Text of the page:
Zine Review: Brainscan 21: irreconcilable differences


Brainscan 21: irreconcilable differences
Alex Wrekk

This zine is complicated.

I don’t mean that comment to be flippant or dismissive. Quite the opposite. I’ve never read a zine that had me examining my own behaviour and the behaviour of my partner to the extent that I felt the need to sit down and have an intense talk with my partner about our relationship. It’s that level of personal involvement with the content and its implications that earns it this comment from me.

As Alex Wrekk puts it, Brainscan 21: irreconcilable differences “started out as a letter to explain my perspective to someone, to give context to my behaviors and concerns.” Inside, Alex documents thoughts, feelings, and the unanswered questions that surrounded her through her six-year relationship that eventually came to an end due to many things including emotional abuse.

What makes this zine a complex one is that it addresses the issues of emotional abuse and power dynamics within relationships. In school, I was taught about sexual abuse, physical abuse, and even mental abuse in a rather cut and dried, black and white manner. But emotional abuse can be a more complicated issue and thus brushed over. And yet I feel like it’s so important because it’s the subtlety of this kind of abuse that can make it so dangerous.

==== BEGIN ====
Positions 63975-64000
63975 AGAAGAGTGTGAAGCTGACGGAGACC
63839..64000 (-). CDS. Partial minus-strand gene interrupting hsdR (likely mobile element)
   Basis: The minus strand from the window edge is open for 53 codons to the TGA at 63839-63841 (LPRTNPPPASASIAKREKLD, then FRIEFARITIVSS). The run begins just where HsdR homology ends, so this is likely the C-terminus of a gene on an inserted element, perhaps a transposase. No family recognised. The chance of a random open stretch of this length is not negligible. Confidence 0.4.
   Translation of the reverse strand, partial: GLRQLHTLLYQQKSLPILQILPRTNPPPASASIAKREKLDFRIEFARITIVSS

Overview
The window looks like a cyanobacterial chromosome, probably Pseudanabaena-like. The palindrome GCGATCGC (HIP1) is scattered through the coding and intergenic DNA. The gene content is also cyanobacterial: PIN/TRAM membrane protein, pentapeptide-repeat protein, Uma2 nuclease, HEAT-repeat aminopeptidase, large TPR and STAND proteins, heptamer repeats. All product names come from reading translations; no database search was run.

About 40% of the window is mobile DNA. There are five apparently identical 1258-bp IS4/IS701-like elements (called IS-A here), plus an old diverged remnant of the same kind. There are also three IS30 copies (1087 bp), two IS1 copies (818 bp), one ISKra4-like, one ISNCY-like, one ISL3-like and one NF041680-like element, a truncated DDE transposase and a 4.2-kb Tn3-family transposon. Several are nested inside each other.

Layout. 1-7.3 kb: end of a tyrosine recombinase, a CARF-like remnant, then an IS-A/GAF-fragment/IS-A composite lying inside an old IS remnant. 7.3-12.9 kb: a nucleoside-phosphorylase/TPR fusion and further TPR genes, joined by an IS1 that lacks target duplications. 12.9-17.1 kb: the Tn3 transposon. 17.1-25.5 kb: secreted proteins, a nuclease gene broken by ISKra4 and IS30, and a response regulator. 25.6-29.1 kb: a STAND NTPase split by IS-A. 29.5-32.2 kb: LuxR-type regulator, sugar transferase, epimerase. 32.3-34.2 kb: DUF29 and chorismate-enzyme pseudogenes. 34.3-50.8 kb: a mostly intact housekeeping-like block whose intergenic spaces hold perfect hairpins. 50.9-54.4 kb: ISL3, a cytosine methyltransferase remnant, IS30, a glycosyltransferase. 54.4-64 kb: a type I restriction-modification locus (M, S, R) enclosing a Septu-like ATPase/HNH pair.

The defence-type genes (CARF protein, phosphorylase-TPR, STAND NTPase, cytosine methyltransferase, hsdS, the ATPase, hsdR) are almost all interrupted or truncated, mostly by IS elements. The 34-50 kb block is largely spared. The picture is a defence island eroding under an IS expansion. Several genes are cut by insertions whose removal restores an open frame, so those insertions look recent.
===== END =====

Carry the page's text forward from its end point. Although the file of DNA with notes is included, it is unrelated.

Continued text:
At one point, Alex talked about having picked up a few of the bad behaviours from her ex-partner and how she’d caught herself using them. It was one of those examples that prompted me to have a sit down with Wanderer about the dynamics in our relationship.

Though Alex does talk about specific events, this zine is not a tit-for-tat list of every argument or event. Alex keeps it very much to her perspective, thoughts, and feelings during this time. If I had to guess, I’d say it was written very close to everything or at least during a time when everything was still quite raw. There’s an almost ‘foggy’ nature to some of Alex’s writing, especially at the end when musing the bigger picture: abuse in a society that seems to support the psychopath, the sociopath, the abuser, the manipulator. A ‘fogginess’ that I recognise in myself.

As someone who grew up with abuse, however, it’s hard not to inject my own thoughts and feelings regarding working through things into Alex’s experience of working through things. This is also something that makes this zine complicated – at least, for me to review it.

All in all, this is a zine I would recommend because there’s so much here to think about but also because it’s important for these experiences to be shared.

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